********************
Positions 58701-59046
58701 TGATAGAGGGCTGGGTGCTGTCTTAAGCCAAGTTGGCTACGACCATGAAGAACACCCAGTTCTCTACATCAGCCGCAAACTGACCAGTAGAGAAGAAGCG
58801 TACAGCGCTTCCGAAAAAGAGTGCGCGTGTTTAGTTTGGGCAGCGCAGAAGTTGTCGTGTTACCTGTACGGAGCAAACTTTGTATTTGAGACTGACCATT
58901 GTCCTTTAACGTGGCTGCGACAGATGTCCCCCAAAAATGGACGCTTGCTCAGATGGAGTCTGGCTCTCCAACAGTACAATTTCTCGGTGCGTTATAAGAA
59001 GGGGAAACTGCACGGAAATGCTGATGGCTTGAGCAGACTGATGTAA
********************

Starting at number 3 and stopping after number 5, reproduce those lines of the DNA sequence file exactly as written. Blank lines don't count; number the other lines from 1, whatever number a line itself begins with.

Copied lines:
58801 TACAGCGCTTCCGAAAAAGAGTGCGCGTGTTTAGTTTGGGCAGCGCAGAAGTTGTCGTGTTACCTGTACGGAGCAAACTTTGTATTTGAGACTGACCATT
58901 GTCCTTTAACGTGGCTGCGACAGATGTCCCCCAAAAATGGACGCTTGCTCAGATGGAGTCTGGCTCTCCAACAGTACAATTTCTCGGTGCGTTATAAGAA
59001 GGGGAAACTGCACGGAAATGCTGATGGCTTGAGCAGACTGATGTAA